Have a watch of this footage of a Commercial Radio reporter being unjustly rough handled and threatened by Hong Kong police rough handling reporters in doing their jobs: #記你老母 錄影片段 (timecode 32s).
Also reported in this news article “【睇片】商台記者表明身份 仍遭揮警棍粗暴推撞 警：「記你老母！」” with link to original June 12, 2019 Commercial Radio 商台新聞’s Facebook video post.
FB user 劉仁顯 took time to create a FB profile frame tool for #記你老母 in which he translated “#記你老母” to “Port Your Mother”. While I thank the user for the effort, I think translating #記你老母 to “Port Your Mother” is a bit too polite and also incorrect.
X你老母 usually are curse words for “F*ck your mother!” (or simply “You Motherf*cker!”)
So #記你老母 really should include F-word or ”Motherf*cker” in it somehow. Anyway, the first work-in-progress translation I used was “Re… you Motherf*ckers!” Upon further considerations, I think the following are worth considering:
1) “You Jurnos Motherf*ckers”
2) “Jurnos Motherf*ckers”
3) Journof*cker (Note: “Jurnos” is of course short for journalists.)
(Note: JìNǐLǎoMǔ is probably the most Beijing & mainland Chinese friendly translation inspired by Hanami for 花見. The dictionary entry for JìNǐLǎoMǔ (記你老母) can give a detailed explanation plus a link to Commercial Radio 商台新聞’s Facebook video post for context and usage example by the brutal authority and inventor of the phrase 記你老母.)
*) Port Your Mother [HT 仁顯]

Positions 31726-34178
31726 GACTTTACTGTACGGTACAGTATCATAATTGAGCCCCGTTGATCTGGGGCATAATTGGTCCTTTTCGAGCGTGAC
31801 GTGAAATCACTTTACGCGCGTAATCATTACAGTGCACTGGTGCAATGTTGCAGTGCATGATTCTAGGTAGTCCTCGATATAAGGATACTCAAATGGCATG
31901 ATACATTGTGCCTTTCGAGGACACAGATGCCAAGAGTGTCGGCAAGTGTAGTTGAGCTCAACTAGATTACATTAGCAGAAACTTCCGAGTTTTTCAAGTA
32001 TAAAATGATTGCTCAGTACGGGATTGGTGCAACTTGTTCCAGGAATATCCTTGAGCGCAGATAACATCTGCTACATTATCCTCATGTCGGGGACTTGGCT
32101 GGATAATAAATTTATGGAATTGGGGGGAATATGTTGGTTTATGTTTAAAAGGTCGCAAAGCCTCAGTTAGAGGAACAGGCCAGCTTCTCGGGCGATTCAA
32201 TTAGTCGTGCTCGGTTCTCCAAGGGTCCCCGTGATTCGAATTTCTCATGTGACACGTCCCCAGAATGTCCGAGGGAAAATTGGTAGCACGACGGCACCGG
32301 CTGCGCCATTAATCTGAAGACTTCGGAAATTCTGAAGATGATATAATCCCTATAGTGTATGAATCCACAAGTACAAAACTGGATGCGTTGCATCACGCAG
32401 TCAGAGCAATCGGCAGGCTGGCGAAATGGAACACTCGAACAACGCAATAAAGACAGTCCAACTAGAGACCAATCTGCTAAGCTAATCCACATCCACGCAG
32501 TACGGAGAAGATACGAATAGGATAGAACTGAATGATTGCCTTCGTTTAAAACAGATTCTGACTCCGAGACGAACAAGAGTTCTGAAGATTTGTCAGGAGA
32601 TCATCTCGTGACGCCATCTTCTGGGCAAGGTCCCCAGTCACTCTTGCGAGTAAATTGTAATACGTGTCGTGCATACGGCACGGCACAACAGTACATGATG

*) Journfucknalist [HT a friend]
*) “Report, your ass” [HT a friend]
*) “Remember Your Mother” [HT internet, this one is very HK 無厘頭 and cute in some sense]
14 June 2019 Update: Thanks to the super wise 蕭叔叔 for sharing his take. [HT Vivian] Here is 蕭叔叔’s video explaining his rationales for translating #記你老母 to “Reporter, my arse!”. (assuming Brits are saying it). Have a watch.
While I respect 蕭叔叔’s insights, I feel it a bit “too polite” and failed to matched the tone of the unjustly violent policeman.
Imagine a “super big mean” English speaking Hollywood actor playing the role of the unjustly violent policeman saying the line “Reporter, my arse!” Sorry to be frank, I would laugh and NOT feel threaten at all as if Mr. Bean himself was threatening me!
Here lies a general translation challenge of how a culture say certain things. 蕭叔叔 wisely restricted his observation to the Brits. As a further aside, which I hope is illuminating, base on my limited understanding of Japanese people, they are exceedingly polite so their common curse words are like telling people they are “stupid” (in Cantonese, it sounds like 8+26)! And dare I say, “stupid” is NOT exactly a strong curse words in most cultures! In Canada and US, etc, people regularly use versions of the f-word, Motherf*cker, etc when cursing. So, to me, the Brits way of “Reporter, my arse!” is rather inadequate for HongKongers’ X你老母 or the unjustly violent policeman’s #記你老母!
Based on the above and other news video footages, unjustified violence have been deployed against many journalists trying to record and report on facts. So the words #記你老母 don’t feel like one off isolated incidents but feel like part of a “general declaration of war against journalists” reporting on the 2019 Hong Kong anti-extradition bill protests.
At this moment, I’m leaning to translate #記你老母 as “You Jurnos Motherf*ckers”. Feel free to share your ideas and suggestions in how to better translate #記你老母!
14 June 2019 Update #2: By the way and on the fun aside, my favourite open/unsolved grand translation challenge remains 「撒嬌」有沒有英譯 since I read a 2009 article. I haven’t yet given up.
The ultimate solution for 「撒嬌」 may end up being something I got inspired by Hanami (Japanese 花見), just coin a word for it. I know it is a “cheat” but a perfect cheat has some merits right?